We addressed the utility of a single iPTH level in predicting hypocalcemia after TT. Marked differences in iPTH levels were observed between patients who developed and did not develop PoHC. A ROC analysis was performed to identify what cutoff defines the risk of hypocalcemia with the greatest sensitivity and specificity. A cutoff of iPTH of < 16.7 was associated with the greatest risk of PoHC, while a cutoff value of > 36.25 was most associated with normocalcemia. The addition of age and BMI to iPTH, increased the predictive value of iPTH, with a greater risk of PoHC in younger and leaner patients. All patients with iPTH < 12.5 pg/ml, BMI < 22.5 kg/m2 and age < 31 years developed hypocalcemia. Patients could then be divided into high-risk and low-risk subgroups accordingly. High-risk patients should be monitored closely and have a low threshold for oral calcium supplementation, and those determined to be low-risk can receive tailored postoperative calcium monitoring and potentially be discharged the day of surgery. Stratification of risks could help in reducing clinically significant hypocalcemia, delay in discharge, unnecessary lab draws, and reduce costs.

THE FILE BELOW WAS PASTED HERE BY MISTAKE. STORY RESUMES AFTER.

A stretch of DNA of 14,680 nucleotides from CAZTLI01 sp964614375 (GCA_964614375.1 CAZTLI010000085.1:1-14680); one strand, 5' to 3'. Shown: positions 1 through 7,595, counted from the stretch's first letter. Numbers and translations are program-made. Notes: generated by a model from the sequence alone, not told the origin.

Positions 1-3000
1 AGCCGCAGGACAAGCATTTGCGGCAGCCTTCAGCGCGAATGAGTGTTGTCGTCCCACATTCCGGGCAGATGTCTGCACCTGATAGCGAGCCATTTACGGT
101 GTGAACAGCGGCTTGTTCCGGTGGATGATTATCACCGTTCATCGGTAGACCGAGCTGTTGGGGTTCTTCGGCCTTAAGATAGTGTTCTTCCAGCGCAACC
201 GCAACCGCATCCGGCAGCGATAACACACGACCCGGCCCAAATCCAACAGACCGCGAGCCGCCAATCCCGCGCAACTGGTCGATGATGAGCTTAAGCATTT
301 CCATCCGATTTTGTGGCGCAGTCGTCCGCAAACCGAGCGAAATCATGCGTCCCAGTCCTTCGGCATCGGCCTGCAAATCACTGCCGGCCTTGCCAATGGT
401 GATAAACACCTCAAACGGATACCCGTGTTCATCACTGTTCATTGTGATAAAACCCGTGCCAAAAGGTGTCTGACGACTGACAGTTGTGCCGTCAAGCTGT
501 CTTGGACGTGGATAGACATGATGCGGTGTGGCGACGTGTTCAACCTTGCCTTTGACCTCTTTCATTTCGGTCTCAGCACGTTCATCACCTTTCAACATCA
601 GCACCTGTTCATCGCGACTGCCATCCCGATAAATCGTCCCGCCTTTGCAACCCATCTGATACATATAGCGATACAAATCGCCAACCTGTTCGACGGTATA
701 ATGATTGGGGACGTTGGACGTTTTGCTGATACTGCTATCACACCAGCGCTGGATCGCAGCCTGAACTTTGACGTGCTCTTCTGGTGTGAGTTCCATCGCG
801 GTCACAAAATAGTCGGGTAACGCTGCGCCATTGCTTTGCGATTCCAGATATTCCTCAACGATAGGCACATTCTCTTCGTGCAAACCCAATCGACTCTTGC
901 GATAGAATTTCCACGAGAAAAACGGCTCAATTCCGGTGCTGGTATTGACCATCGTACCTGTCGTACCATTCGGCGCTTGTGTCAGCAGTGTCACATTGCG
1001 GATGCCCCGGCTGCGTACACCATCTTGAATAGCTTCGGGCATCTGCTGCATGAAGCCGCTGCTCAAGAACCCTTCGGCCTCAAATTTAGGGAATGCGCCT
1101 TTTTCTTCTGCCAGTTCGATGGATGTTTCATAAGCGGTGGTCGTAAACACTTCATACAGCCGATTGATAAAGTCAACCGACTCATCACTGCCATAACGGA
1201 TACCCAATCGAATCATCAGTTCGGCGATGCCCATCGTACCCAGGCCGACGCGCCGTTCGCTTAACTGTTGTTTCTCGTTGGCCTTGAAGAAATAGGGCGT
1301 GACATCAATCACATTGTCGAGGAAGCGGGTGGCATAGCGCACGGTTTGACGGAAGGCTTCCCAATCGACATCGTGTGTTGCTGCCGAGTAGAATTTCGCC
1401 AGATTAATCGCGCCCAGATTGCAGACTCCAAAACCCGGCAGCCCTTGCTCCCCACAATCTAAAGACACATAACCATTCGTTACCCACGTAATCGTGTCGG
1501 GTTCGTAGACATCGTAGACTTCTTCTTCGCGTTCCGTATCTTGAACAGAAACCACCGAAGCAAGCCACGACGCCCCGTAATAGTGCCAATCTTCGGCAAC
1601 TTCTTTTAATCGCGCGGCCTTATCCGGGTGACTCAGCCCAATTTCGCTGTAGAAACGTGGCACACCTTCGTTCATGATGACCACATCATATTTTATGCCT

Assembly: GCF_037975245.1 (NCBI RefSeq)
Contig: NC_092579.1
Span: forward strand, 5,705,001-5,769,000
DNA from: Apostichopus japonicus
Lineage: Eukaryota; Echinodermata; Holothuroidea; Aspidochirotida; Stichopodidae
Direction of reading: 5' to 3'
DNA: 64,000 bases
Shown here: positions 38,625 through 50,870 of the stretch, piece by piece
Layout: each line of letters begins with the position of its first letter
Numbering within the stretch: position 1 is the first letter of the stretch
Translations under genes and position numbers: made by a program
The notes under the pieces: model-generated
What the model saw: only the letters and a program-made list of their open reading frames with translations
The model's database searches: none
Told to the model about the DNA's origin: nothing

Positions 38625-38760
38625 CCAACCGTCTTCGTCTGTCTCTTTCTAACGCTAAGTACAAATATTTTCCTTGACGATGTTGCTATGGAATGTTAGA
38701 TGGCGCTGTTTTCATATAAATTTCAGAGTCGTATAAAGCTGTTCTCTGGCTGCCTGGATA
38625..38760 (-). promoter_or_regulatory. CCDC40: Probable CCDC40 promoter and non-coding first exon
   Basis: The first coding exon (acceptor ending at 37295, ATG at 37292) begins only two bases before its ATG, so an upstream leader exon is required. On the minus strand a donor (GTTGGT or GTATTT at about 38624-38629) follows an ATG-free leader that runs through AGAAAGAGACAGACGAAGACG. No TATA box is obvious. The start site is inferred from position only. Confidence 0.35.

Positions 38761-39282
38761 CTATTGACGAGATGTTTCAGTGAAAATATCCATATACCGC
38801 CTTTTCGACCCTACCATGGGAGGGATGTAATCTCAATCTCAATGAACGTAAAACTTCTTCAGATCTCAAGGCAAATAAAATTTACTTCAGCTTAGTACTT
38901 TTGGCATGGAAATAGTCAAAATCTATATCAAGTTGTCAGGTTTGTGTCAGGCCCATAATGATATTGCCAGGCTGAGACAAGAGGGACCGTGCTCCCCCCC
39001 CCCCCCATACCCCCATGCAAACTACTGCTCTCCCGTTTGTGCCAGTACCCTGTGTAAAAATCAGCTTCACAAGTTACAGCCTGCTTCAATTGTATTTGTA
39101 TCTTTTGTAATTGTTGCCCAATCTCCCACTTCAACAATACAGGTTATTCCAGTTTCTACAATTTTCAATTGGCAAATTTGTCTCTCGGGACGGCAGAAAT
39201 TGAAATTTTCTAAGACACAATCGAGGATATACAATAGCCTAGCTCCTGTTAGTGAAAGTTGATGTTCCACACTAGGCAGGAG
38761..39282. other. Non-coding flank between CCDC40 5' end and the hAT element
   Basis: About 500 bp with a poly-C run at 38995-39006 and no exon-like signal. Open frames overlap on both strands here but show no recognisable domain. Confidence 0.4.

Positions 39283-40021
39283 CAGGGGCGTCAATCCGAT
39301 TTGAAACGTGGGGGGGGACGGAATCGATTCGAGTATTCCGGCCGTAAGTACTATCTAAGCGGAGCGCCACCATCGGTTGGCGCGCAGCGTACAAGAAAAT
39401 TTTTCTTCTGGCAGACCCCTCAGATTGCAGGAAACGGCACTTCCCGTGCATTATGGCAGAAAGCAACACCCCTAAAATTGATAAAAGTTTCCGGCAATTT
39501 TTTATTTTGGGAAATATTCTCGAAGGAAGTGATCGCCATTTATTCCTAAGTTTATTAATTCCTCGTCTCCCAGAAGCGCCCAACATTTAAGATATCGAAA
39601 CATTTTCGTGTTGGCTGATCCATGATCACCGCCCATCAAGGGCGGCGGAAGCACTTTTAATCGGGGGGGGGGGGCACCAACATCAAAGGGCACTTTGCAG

Post-operative hypocalcemia is a commonly encountered complication following total thyroidectomy, typically occurring 24-48 hours after surgery. A single Intraoperative iPTH, age, and BMI can be used as early predictors of PoHC and will facilitate appropriate risk stratification, early calcium supplementation, and potentially avoid extended hospitalizations.
We thank the members of the Department of Surgical Oncology and the surgical residents at Mount Sinai Medical Center Miami Beach, FL for their contribution to managing patients during their hospital stay.
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Thomas Mesko, MD. Assistant Professor, Department of Surgical Oncology, Mount Sinai Medical Center, 4306 Alton Road, 2nd Floor, Miami Beach, FL, 33140, USA, Tel: 305-674-2397, Fax: 305-674-2863
© 2020 Rafols M, et al. This is an open-access article distributed under the terms of the Creative Commons Attribution License, which permits unrestricted use, distribution, and reproduction in any medium, provided the original author and source are credited.